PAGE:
M2 Wk1: Strategies of Looking

Week 1: Independent Reflection

In keeping with much of Module 2, my ability to follow the prescribed path will be determined by my work commitments during the second half of the busiest term of the year in a boarding school.  It is almost certain that I will be unable to carry out any photographic work specific to my project until early-mid July.  However, I will be carrying out assorted other photographic tasks relating to my work, which as likely to be the focus of these initial blogs.  Thus I will maintain my CRJ and carry out weekly Independent Reflections, but they may not tick all of the anticipated boxes.

In the academic world of prep. school education, we have come to exam week for all but those who have succeeded in passing into their future schools by way of scholarship entrance.  For that lucky group, the majority of the week was spent in the Somme Battlefields, learning of the lives and deaths of Old Boys from the school who fought in The Great War.

My part was, as always, to recorded images of the sites visited for the school’s social media, its archives, and also for a post-visit project being put together by the boys.  In addition, I provided the technical background to the weapons; the intricacies of warfare, and advice on identifying the various artefacts found on the field trip.

Sadly GDPR precludes the inclusion of some rather poignant images, but below are some that are rather more generic…

IMG_5046 (low res)IMG_5060 (low res)

My current practice:  For this week it has been predominantly one of reportage photography.  This is probably my preferred discipline or at least, the discipline with which I feel most at home.

What did I do / feedback received / response to feedback:  Throughout the week, my photographs were tailored to different audiences.  The school required something akin to picture postcards of the trip for social media purposes.  The image gallery for the boys’ projects necessitated views of each site visited; images of any significant artefacts and images of any war graves of our Old Boys (something also required by the Archives).  Beyond this, I am always keen to improve the composition of pre-existing archive images (I have visited and documented battlefield sites across the globe on some 20+ school trips) and also bolster my own portfolio.  The feedback was entirely positive largely because I have a good long-term understanding of the needs of the various target audiences.  However, from my own point of view, I am still hunting that ‘perfect’, if clichéd, image of poppies in a field – typically thwarted by the time constraints of supervising children.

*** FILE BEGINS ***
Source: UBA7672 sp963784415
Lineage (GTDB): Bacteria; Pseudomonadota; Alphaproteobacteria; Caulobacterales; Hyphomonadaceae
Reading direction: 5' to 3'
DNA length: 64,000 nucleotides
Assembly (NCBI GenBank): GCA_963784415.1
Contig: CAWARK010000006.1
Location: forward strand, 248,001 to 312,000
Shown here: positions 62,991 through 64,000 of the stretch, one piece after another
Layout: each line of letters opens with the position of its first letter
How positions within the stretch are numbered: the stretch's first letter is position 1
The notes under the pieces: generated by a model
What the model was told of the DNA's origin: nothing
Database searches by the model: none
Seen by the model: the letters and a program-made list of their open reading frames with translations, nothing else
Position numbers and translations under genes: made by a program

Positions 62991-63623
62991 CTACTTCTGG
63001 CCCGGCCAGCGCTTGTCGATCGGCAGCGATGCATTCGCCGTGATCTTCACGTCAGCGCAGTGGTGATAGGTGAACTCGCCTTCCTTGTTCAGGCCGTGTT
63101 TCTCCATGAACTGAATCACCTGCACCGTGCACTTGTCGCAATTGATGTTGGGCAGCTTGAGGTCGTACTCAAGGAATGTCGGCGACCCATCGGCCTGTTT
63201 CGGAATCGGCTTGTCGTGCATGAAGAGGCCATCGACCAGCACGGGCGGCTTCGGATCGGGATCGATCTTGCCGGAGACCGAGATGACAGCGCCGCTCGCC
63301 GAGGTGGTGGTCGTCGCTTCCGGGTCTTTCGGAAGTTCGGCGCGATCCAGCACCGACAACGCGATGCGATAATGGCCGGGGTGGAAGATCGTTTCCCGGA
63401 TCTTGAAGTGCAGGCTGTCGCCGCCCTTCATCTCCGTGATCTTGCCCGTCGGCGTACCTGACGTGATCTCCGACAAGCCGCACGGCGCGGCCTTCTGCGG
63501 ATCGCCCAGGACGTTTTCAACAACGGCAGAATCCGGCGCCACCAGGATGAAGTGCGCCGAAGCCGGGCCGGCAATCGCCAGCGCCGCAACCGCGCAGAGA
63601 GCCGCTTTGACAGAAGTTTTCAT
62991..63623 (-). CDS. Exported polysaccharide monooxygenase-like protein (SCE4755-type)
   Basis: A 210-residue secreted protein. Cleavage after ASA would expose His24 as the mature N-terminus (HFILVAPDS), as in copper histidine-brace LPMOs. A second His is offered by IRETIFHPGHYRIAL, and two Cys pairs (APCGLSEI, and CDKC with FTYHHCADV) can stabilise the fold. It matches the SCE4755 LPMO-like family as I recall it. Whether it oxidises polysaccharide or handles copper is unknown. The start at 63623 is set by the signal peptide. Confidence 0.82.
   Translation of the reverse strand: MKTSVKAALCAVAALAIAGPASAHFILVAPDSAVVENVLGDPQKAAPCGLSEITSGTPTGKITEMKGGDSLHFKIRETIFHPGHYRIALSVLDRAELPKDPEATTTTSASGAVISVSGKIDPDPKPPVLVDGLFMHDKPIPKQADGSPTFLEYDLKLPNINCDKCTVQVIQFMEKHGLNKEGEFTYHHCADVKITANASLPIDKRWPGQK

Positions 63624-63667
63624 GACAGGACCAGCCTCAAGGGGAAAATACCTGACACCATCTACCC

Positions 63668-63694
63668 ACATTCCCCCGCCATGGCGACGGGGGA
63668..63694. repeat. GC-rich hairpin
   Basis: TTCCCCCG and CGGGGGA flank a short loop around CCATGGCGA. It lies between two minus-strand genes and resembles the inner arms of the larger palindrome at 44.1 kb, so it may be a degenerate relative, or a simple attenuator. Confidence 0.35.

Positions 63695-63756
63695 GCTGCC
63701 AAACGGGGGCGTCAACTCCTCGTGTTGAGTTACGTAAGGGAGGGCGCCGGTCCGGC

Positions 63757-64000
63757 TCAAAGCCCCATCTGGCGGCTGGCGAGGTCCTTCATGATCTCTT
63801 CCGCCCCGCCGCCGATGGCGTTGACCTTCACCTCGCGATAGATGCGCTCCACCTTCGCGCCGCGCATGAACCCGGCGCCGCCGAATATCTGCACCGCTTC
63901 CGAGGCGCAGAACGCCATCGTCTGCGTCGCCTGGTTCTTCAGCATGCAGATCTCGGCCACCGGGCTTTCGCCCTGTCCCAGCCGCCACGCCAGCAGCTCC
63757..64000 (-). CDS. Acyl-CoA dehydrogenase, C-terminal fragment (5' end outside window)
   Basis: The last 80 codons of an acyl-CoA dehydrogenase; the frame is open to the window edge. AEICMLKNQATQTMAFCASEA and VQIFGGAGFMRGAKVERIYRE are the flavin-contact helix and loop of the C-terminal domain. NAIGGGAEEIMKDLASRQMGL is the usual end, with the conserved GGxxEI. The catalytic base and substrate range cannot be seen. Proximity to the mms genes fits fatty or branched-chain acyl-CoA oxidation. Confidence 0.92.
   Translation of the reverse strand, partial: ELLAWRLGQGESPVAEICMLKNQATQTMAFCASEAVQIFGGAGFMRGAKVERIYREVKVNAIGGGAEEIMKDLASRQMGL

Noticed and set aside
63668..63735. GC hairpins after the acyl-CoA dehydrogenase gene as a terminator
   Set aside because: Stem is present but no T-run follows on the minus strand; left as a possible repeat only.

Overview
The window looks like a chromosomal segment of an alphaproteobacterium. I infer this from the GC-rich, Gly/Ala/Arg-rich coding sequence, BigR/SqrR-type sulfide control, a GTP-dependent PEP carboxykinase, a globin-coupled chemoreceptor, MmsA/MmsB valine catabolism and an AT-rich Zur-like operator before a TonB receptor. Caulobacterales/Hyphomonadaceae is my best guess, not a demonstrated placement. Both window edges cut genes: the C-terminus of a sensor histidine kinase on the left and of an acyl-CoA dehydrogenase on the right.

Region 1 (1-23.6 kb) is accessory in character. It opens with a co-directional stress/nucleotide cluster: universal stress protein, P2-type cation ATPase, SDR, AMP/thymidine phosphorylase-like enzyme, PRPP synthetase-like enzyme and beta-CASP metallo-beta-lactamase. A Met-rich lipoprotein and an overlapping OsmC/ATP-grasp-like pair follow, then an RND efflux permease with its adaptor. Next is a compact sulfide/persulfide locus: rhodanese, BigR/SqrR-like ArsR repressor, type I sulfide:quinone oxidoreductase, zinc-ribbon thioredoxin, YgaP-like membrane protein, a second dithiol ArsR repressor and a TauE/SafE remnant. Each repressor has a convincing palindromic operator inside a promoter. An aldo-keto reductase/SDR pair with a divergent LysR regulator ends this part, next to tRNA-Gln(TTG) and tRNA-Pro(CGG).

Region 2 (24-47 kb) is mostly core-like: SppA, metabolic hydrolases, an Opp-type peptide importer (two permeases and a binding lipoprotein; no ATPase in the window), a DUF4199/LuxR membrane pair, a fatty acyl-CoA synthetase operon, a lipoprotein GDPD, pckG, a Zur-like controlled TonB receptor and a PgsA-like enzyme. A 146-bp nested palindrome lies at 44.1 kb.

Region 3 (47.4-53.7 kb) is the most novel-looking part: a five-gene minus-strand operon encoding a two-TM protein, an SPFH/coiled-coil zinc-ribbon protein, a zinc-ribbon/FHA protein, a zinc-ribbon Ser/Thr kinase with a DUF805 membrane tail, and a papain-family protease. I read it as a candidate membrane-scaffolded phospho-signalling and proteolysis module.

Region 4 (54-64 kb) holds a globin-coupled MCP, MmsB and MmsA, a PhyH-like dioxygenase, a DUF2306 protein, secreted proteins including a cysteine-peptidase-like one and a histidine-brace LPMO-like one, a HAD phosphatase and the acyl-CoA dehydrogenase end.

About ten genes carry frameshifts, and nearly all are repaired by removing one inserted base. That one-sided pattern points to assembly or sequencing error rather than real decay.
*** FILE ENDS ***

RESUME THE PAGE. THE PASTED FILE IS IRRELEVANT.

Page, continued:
My methodology:  This is something to which I rarely give a moment’s thought.  So much of photography has to be instinctive and as such, the methodologies of my work are inclined to be almost subconscious.   At least I think that is true of my methodologies, but to ensure that I can tackle this requisite appropriately, I have just Googled ‘photographic methodology’ which produced the following pretentious drivel…

Photography-led research demands a methodology that embraces the implicit in order to generate results that inform practice by making unconscious mental constructs explicit: i.e. a methodology that is able to support an objective theory utilising a subjective medium.

Notwithstanding, I will take a retrospective stab at the methodologies I have used – throughout I hold tight to the importance of composition, with the rule of thirds being a significant consideration whenever possible.  I am always conscious that any faces seen in images for school use should look appropriately for the situation: two children laughing while in a Commonwealth War Graves Commission cemetery would not make a usable image, for example.  Because almost all of my work is candid, the wastage is not insignificant – children are never predictable, and where composition is concerned, they are rarely where you want them to be.  So often I miss the ‘perfect’ shot, because as a school master first, I am dealing with a child, rather than looking through a viewfinder.

The forms my project / photographs could take moving forward:  For this week’s work, I am unable to relate the comments directly to my project.  However, thinking of the images I have taken, I know that some will feature in a new gallery that I am creating along a corridor within the school.  For ease of updating and to ensure a reasonable level of child-proofing, the picture frames will be permanently mounted clip-frames typically associated with commercial point-of-sale applications.

Reflection on Week 1 Forum: Looking Back

I much enjoyed this mini-project – it gave a pleasing, holistic glimpse at two aspects of my work that coincide so well.  The post was well received by the small number of colleagues who commented, but feedback was unable to prompt any response from me besides a warm internal glow.

Reflection on Week 1 Activity: Place Over Time

Another enjoyable, if frantic mini-project.  With a tiny window of availability for this work, I had to think quickly and clearly on what I could achieve in a matter of hours.  The results were pleasingly true to Ann Sungseok’s composition, although I took my work to a third level of image which may have been superfluous – the largest image was certainly the most challenging!  I am very happy with the outcome and the idiosyncrasies of the lenses used happened to play to my favour.

It was useful to receive feedback relating to the need for more technical information – rather a foolish oversight on my part.  Such information I duly added and I now take much more care in commenting upon this important aspect of my work.

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